# [Chimera-users] plotting RMSD vs Residue number

Eric Pettersen pett at cgl.ucsf.edu
Thu Mar 2 15:47:56 PST 2006

```On Mar 2, 2006, at 7:02 AM, Isherwood, James wrote:
> Hi,
>
> I was wondering if there was a way to use chimera to calculate Root
> Mean Squared Deviations
> for individual residues or backbone atoms. In order to produce a
> graph showing the relative
> freedom of different areas of a protein.
Hi James,
We intend to add features to make this kind of evaluation easier in
the future.  Right now, you can only do pairwise evaluations between
structures.  I'm going to assume that you have the pair of structures
of interest superpositioned by some means (e.g. using the MatchMaker
tool)...

A) the structures have identical residue composition...

method A-1)  You can write a straightforward yet tedious command
script, such as:

echo residue 1; rmsd #0:1 #1:1
echo residue 2; rmsd #0:2 #1:2
echo residue 3; rmsd #0:3 #1:3
etc.

and use the 'source' or 'read' commands to execute it, or just
File...Open (it should have a .com or .cmd extension).  The output
will appear in the reply log, which you can save to a file.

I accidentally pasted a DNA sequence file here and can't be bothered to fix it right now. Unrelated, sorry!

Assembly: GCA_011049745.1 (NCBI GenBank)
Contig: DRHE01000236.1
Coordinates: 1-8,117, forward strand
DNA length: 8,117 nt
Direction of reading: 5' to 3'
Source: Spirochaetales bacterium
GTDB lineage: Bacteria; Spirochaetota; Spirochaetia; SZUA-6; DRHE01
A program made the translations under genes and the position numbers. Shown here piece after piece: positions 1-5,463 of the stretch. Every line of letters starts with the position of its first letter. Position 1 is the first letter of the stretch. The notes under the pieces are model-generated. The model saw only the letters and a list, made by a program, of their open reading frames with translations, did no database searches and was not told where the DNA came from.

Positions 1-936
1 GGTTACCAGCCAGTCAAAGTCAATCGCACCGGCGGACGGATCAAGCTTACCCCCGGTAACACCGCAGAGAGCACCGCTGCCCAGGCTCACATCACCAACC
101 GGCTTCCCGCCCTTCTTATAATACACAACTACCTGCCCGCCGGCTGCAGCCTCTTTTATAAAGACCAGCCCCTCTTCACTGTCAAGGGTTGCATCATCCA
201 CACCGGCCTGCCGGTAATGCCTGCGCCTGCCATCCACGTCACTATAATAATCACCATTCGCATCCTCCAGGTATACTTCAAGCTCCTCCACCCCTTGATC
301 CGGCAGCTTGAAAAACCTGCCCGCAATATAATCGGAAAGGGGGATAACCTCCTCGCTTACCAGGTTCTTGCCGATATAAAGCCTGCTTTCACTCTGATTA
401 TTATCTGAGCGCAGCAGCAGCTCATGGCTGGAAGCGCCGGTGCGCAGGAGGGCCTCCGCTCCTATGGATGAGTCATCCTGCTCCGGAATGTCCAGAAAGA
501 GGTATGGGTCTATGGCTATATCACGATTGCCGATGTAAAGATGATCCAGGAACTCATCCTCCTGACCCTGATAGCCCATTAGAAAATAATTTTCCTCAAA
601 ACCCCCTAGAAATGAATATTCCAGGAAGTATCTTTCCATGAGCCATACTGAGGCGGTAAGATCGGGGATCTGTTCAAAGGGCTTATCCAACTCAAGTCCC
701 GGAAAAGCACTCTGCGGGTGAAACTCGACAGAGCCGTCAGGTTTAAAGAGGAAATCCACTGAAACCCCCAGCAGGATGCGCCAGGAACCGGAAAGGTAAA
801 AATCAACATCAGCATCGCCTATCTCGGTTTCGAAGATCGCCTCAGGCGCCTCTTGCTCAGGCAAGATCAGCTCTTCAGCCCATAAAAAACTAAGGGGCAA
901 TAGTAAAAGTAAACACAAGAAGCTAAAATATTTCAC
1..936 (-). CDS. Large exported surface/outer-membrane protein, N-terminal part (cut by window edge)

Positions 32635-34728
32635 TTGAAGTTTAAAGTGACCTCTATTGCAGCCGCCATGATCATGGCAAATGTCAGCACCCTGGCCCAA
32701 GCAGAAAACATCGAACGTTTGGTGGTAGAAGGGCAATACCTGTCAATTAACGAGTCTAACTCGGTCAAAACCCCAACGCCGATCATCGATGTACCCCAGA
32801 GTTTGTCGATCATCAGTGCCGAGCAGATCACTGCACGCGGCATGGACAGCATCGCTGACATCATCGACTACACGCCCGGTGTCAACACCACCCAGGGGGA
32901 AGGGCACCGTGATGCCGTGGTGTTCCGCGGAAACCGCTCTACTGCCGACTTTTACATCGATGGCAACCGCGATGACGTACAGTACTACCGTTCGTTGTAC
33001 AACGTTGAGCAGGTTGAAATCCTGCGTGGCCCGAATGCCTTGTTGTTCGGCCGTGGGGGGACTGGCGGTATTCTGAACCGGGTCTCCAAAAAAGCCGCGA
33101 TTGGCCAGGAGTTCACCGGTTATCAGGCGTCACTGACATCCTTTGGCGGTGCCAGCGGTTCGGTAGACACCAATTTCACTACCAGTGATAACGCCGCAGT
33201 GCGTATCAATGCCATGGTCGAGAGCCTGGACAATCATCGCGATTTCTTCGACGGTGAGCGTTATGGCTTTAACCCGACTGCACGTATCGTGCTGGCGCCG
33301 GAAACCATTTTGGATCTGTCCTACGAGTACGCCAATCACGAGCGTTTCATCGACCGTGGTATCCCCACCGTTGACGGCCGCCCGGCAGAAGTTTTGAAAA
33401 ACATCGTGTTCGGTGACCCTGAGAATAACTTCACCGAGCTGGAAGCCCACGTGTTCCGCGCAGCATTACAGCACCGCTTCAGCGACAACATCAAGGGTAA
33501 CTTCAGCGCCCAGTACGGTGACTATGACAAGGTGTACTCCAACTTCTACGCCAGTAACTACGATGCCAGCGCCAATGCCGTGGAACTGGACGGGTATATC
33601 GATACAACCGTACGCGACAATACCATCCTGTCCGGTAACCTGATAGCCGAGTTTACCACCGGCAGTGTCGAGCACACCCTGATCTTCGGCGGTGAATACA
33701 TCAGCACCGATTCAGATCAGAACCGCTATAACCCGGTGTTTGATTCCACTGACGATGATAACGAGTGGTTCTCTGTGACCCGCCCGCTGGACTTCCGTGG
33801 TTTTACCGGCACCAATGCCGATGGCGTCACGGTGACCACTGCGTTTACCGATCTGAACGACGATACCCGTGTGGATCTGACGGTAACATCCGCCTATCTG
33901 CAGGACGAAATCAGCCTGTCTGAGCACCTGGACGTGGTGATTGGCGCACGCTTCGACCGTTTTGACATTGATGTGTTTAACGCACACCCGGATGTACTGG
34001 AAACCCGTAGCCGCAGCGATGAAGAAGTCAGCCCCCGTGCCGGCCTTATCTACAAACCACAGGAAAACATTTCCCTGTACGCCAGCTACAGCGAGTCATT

method A-2)  You can use a slightly less tedious Python script:

import chimera
from Midas import rmsd
m1, m2 = chimera.openModels.list()
for r1, r2 in zip(m1.residues, m2.residues):
if r1.atoms[0].surfaceCategory != "main":
# skip ions/solvent/ligand
continue
print r1.oslIdent(), rmsd(r1.atoms, r2.atoms)

(in future Chimera releases, the slightly clunky "print r1.oslIdent
()..." will just be "print r1,...")
The file should end in .py and can be run by using the command 'open'
or the menu File...Open.  Again, the output will appear in the reply
log and can be saved from there.

B) the structures are similar but don't have identical residue
composition

method B-1)  You would use the Match->Align tool (with a generous
distance cutoff) to get as many residues aligned in the resulting
sequence alignment as possible.  You could actually have more than
two structures in this case, though the RMSD values you will
eventually generate will still be pairwise with respect to a chosen
reference structure.  Use the sequence-alignment's Structure->Assess
Match menu item to generate a residue attribute named matchDist for
the structures other than the one you choose to be the reference
structure.  'matchDist' is the distance between the carbon alphas of
corresponding residues of the reference and matched structures.  You
can then select on or color the structures based on this attribute.
You can also use the CalcAttr tool to save the matchDist attribute to
a file (just have CalcAttr copy the attribute to another name as its
"calculation").

method B-2)  There is no method B-2.

--Eric

Eric Pettersen
UCSF Computer Graphics Lab
pett at cgl.ucsf.edu
http://www.cgl.ucsf.edu

-------------- next part --------------
An HTML attachment was scrubbed...
URL: <http://plato.cgl.ucsf.edu/pipermail/chimera-users/attachments/20060302/4b9be0a8/attachment.html>
```